The past few days I have struggled with this concept. I can’t seem to get it out of my head. Even our greatest in leadership are human and many fail. Even if someone doesn’t hold a leadership position, they are a person of influence to someone. Think about it for a second for your own life. Are you a leader in an aspect? Are you someone who others look up to for wisdom, guidance, prayer, and counsel? Are you a person of influence?
You are a person of influence…to someone. You are a person who someone, somewhere looks at. They watch your lifestyle. They observe your postings on social media. You might be their parent. You might be their church leader or pastor. You might be their teacher. You might just be someone a little older than them. But whether you like it or not, you have influence in this world to someone. And my heart is grieved when those with larger audiences ignore the burden of their influence.
It may seem like nothing to you, but what you do matters. What you say matters. How you approach conflict and criticism matters, especially the larger your platform. Friend, whether you’re a pastor of a mega church or a stay at home parent, you need to be held accountable. You need to allow yourself room for someone else to shape you into the best person you can be, especially as a Christian. And to be clear: you don’t have to be a Christian to be a person of influence; my readers just tend to be a lot of Christians and pastors. Allow people access to your life to be your accountability; the ones that can be your support system but also the people that will call you on your crap. Allow people to speak life into you even and especially when it seems like little life actually exists. You are human and you will face circumstances that make you want to act out foolishly, take revenge, speak gossip, or whatever else. Choose wisely how you respond even when life isn’t the greatest because someone is watching you. Your kids, your students, your congregants, your neighbors, your siblings and so many others are watching you, especially those of you who profess to be Christians. They are watching to see your response.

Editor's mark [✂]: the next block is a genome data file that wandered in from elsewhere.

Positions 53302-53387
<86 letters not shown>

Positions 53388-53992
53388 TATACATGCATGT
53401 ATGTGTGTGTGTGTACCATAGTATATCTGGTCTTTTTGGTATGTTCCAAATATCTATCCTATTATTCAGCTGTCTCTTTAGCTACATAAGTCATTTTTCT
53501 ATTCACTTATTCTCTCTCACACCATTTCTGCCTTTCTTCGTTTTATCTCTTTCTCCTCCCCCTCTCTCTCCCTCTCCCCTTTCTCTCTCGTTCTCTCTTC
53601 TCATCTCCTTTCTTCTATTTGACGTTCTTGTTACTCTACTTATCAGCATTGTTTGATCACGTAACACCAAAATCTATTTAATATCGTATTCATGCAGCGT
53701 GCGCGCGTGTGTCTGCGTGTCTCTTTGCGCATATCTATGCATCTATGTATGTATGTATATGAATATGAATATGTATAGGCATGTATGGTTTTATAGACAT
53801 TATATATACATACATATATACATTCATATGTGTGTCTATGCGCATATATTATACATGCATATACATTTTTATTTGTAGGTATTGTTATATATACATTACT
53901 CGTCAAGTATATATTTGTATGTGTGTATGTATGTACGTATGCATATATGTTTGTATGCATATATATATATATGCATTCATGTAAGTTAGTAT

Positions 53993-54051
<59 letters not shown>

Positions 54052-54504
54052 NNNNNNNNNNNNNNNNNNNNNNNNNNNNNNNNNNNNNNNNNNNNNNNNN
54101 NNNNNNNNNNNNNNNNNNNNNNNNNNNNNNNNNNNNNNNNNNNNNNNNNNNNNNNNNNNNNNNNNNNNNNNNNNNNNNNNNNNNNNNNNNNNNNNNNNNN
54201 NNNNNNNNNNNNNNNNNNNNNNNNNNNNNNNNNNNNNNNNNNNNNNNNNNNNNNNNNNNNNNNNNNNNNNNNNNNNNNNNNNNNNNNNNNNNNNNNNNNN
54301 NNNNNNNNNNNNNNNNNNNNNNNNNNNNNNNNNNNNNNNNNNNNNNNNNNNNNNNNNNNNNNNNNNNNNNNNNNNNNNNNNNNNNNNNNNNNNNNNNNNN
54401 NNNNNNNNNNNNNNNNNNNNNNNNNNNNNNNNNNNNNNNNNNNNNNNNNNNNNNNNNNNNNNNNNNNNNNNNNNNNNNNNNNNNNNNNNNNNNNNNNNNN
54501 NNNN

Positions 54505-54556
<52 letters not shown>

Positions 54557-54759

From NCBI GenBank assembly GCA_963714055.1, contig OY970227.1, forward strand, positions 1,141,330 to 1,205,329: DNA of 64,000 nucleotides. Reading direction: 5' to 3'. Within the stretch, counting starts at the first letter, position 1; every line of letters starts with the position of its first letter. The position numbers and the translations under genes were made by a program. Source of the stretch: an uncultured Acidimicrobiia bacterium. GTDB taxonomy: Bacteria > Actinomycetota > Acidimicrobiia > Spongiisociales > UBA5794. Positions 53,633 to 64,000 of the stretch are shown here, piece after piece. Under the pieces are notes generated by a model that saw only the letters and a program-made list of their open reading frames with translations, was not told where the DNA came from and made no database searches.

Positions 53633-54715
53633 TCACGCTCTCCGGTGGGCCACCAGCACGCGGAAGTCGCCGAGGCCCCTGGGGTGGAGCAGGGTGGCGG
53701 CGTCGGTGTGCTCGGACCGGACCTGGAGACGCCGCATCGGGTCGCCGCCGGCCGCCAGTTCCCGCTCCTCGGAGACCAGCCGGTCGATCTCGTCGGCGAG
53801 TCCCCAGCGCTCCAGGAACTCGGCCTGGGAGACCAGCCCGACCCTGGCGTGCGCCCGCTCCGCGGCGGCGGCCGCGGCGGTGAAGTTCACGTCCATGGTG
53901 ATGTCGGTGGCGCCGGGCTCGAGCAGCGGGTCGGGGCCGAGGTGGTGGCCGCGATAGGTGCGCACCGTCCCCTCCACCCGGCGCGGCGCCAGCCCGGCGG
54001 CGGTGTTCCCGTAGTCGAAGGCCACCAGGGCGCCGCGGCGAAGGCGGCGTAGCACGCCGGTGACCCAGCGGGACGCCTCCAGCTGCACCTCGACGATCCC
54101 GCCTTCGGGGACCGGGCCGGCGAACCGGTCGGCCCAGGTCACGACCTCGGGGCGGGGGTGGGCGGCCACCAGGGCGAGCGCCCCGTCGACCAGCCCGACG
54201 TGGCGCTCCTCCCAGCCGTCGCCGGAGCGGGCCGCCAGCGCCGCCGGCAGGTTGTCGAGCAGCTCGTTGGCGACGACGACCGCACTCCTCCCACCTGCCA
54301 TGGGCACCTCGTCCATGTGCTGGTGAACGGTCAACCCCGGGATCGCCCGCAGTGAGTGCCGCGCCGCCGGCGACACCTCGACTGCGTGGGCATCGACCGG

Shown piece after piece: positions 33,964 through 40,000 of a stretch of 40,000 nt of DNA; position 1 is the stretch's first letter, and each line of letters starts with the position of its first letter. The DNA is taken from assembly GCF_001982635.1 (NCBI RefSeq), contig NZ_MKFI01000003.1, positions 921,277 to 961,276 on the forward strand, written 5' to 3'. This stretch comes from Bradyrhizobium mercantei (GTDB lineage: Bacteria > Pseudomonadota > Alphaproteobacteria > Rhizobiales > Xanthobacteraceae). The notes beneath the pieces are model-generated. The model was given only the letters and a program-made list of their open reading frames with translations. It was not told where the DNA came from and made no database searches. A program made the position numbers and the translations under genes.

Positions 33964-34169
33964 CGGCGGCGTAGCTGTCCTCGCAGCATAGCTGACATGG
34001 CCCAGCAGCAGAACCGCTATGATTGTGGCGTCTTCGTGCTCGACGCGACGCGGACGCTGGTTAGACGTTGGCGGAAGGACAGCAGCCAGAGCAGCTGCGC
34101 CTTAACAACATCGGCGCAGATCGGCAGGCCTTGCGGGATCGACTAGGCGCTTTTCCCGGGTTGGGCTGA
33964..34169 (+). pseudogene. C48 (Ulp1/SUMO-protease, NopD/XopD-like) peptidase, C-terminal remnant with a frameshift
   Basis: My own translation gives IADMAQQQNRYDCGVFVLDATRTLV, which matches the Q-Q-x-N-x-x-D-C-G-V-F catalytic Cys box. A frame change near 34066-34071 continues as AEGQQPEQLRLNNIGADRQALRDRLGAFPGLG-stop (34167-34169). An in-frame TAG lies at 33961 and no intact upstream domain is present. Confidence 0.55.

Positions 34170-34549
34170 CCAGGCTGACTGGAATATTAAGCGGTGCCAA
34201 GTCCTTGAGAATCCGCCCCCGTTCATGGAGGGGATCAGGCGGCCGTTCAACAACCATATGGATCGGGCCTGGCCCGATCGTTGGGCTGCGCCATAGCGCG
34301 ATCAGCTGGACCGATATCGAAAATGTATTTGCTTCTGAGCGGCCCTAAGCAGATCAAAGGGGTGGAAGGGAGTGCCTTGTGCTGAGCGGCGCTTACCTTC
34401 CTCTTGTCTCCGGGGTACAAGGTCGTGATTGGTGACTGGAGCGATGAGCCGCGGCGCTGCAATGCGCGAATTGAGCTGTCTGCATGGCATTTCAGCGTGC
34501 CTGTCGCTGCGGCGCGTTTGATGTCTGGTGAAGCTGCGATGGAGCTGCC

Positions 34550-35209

Some just fail more loudly than others.
Don’t fail into the trap of social media tirades. Don’t gossip about it especially if you haven’t prayed about it. Everything we do is a point of influence and if we aren’t careful, we might not be influencing others the way we would actually want. I know for me personally, especially as a minister, I am not only a professed Christian, but someone who others come to for counsel, prayer, and wisdom. In my grief, anger, brokenness and anything else I face, I still have a choice to be human and go through the processes I need to without damaging my influence. I firmly believe a huge goal in our lives as Christians is to point people to Jesus with how we live our lives, the good and the bad. One poor social media post, one inappropriate conversation with someone at work, one act lacking integrity, one flirtation with someone married…the list can go on but it comes down to the fact that one thing can destroy credibility, your voice, your influence.
Your influence can always be redeemed. Jesus can redeem anything. But friend, I urge you to be cautious, especially those with the bigger platform of influence. If you mess up, if you sin greatly or publicly, if you destroy everything that was once your influence, that doesn’t have to be the end of your story. Allow accountability again. Allow correction. Be humble. Ask for forgiveness with those you hurt. Whatever your failure might look like, it is redeemable. But you have to want it. If you haven’t messed up greatly, that’s amazing. Steward your influence well. Make the conscious continued choice to live well, to allow yourself to still be refined, to allow yourself to be human, but to also recognize that you are an example to those around you of your beliefs. You get to choose how you respond to things which ultimately shapes your influence.